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[5 min read] Treating varicose veins in primary care with sclerotherapy
Varicose veins are common among Australian women, especially affecting the elderly and pregnant populations. However, the condition is also often seen in men, with up to 30 per cent of Australian men suffering from varicose veins in their lifetime.
Varicose veins are swollen, twisted blood vessels under the skin, most commonly found in the legs and feet. They occur when tiny valves inside the veins become damaged or stop working, causing blood to pool and stretch them out. Blood that collects in varicose veins can leak into smaller blood vessels (capillaries) which enlarge and form spider veins.
Certain populations are more vulnerable to the development of varicose veins, including the elderly, pregnant women, and overweight people. Almost 50 per cent of patients suffering from varicose veins have a family history of the condition. If both parents have it, the patient’s chance of developing the condition is close to 90 per cent.
For many patients, varicose veins are unsightly and can cause embarrassment and self-confidence issues. This is often a driving factor for patients to seek treatment. The global varicose veins treatment devices market size was valued at around USD 1.1 billion in 2018 and is expected to expand at a compound annual growth rate of +6.3 per cent between 2019-2025.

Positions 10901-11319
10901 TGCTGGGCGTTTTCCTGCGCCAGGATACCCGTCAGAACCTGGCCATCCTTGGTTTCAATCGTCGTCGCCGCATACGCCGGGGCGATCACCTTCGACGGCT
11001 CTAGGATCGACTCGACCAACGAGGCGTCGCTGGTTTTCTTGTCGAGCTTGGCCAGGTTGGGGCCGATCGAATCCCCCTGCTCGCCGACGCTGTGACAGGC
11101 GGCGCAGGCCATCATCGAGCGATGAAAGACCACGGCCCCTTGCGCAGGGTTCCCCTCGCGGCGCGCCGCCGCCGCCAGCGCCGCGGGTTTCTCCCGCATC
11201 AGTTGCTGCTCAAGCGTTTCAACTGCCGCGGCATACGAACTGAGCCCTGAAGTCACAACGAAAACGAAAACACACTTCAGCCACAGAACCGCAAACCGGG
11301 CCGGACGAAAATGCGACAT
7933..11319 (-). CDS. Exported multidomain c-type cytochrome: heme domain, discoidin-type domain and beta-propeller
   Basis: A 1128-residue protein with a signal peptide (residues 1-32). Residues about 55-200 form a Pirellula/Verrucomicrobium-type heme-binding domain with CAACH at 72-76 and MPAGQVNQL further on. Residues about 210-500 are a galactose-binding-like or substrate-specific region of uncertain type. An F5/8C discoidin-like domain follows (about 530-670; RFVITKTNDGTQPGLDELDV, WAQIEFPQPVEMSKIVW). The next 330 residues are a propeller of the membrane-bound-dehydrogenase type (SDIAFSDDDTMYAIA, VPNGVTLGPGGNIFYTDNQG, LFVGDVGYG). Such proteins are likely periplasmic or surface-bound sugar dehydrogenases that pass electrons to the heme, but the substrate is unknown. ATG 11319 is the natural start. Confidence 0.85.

Commercially available treatments include sclerotherapy, laser therapy and radiofrequency ablation. Among these, sclerotherapy is preferred as the primary treatment of varicose veins, spiders and reticular veins.¹
Sclerotherapy involves the injection of a chemical solution into blood vessels to irritate the vessel walls, making them stick together. This leads to fibrosis of the blood vessel, which then becomes unable to carry blood and starts to shrink, making it less visible under the skin. Eventually the blood vessel disappears altogether.
The treatment takes around 30-45 minutes and may need to be repeated. It can be performed in your consulting room and no anaesthetic is required. The injections cause minimal discomfort for the patient, usually described as feeling like small pin pricks with slight burning.
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¹ According to a recent market research report published in Downey Magazine.